Do coders need a code of conduct?

The power of data should not be underestimated, which is why AI technologies need to be regulated responsibly.

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Are public organisations ready for artificial intelligence? Recent tragic accidents involving the Boeing 737 MAX suggest they are not. While modern aviation, including rules-based software it relies on, is overwhelmingly safe, the slippery slope of self-regulation by industry shows the limits of human-machine interactions.

The step towards probabilistic software, such as that used in self-driving vehicles, is not just highly demanding technologically speaking, and uncertain at this point, it also puts public regulators into a uniquely complicated situation. Namely, there are things we may want to regulate – for example, search algorithms that exclude competitors, social media feeds inciting violence – that will change as they are being monitored. The object of regulation is dynamic. And the complexity only increases as we are applying AI to less technological areas, such as health or education, while trying to understand how these complexities affect people, systems and society.

The European Commission has fined Google €8.2bn over two years for abusing its monopoly power in online advertising, shopping and in its Android operating system. This is a highly commendable action. Yet, it is unlikely that will change Google’s behaviour, mainly because such rulings misunderstand the source of Google’s ability to dominate. The market power of big data companies does not rely on their means to pressure websites into using their advertising tools. Instead, power comes from the combination of the sheer endless amount of data about its users and clients, and its code and algorithms that continuously learn about the users and clients.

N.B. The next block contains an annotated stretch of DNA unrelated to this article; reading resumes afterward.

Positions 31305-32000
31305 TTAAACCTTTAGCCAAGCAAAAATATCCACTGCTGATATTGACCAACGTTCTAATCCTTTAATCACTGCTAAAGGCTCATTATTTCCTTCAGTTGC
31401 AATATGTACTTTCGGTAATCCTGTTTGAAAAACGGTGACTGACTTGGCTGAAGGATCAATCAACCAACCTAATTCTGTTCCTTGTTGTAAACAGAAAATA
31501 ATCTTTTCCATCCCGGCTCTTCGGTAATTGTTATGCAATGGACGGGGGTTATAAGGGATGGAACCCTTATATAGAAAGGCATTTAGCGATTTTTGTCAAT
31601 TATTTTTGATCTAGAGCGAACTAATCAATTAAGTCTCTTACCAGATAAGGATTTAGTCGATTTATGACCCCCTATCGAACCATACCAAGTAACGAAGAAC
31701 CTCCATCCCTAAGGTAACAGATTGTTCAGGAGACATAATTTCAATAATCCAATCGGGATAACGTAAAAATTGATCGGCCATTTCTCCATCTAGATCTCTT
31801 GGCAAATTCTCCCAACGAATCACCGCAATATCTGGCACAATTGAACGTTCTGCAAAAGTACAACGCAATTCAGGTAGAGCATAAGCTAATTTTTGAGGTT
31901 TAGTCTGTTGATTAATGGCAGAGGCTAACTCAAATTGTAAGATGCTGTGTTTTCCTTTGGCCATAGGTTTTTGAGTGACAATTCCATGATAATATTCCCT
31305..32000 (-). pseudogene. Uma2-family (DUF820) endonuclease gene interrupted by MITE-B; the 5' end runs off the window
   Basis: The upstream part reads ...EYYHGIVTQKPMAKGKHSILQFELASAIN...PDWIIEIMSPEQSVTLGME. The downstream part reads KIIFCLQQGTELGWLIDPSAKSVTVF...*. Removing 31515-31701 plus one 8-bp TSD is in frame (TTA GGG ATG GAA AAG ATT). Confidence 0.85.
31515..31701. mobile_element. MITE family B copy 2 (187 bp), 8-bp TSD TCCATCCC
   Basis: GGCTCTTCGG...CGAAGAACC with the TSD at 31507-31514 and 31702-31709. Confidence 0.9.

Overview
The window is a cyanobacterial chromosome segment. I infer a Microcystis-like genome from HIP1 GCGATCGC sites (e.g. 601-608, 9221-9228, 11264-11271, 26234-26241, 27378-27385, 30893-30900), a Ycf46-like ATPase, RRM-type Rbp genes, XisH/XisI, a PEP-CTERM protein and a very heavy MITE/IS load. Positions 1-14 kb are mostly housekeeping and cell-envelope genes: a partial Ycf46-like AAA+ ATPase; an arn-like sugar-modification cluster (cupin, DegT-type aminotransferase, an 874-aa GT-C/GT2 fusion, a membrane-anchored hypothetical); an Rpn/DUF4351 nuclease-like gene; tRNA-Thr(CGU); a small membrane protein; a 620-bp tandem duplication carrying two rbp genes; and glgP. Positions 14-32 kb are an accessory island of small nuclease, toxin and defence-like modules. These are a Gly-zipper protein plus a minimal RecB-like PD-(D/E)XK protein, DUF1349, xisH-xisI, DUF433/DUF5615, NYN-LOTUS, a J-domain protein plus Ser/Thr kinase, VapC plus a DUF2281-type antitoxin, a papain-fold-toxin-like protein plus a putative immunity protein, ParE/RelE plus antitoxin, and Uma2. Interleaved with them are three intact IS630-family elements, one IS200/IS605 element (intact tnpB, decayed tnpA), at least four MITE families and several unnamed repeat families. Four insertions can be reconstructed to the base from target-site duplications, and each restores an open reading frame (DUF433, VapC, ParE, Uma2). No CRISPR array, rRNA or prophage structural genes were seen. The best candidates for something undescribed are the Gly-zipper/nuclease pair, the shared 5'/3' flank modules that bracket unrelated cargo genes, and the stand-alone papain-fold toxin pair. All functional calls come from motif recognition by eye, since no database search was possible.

Code is not only law, but code is also learning. Historically, learning and in particular tacit aspects of if it, such as the ability of teams to work well together, have been fundamental to innovation. Thus, the question is how competition authorities should curtail the ability to learn within big data companies. Fining them for external anticompetitive behaviour forces them to come up with better internal processes – better code – to circumvent not only competitors but also regulators.

Breaking up companies like Facebook, as recently suggested by one of its co-founders, Chris Hughes, would probably not change the underlying dynamics. Radical open source solutions like the data sovereignty approach by cities such as Barcelona is a much more promising alternative.

Put bluntly, AI makes code and algorithms into economic and political agents, and our economic and policy frameworks have limited tools to deal with such non-human actors whose primary goal is to circumvent human agency. This poses the critical question for AI and public policy: what is the purpose of public policy, such as competition policy or seamless public services, and who and how defines this purpose?

In truth, 20th-century public organisations are not supposed to have the capabilities to check, to question, to redefine the purpose of public policy. In this age of super-wicked problems,
the temptation will only increase to cut out the human from the decision-making processes.

AI will be, eventually, taught to learn from millions of cases of purpose, of policy choices – and it will decide. Thus, the question we really need to be asking is not how to create seamless public services, or how to diminish big tech’s market power, but rather who will teach machines about what is innovation and what is political and policy choice?

Rainer Kattel is professor of innovation and public governance at the UCL Institute for Innovation and Public Purpose.

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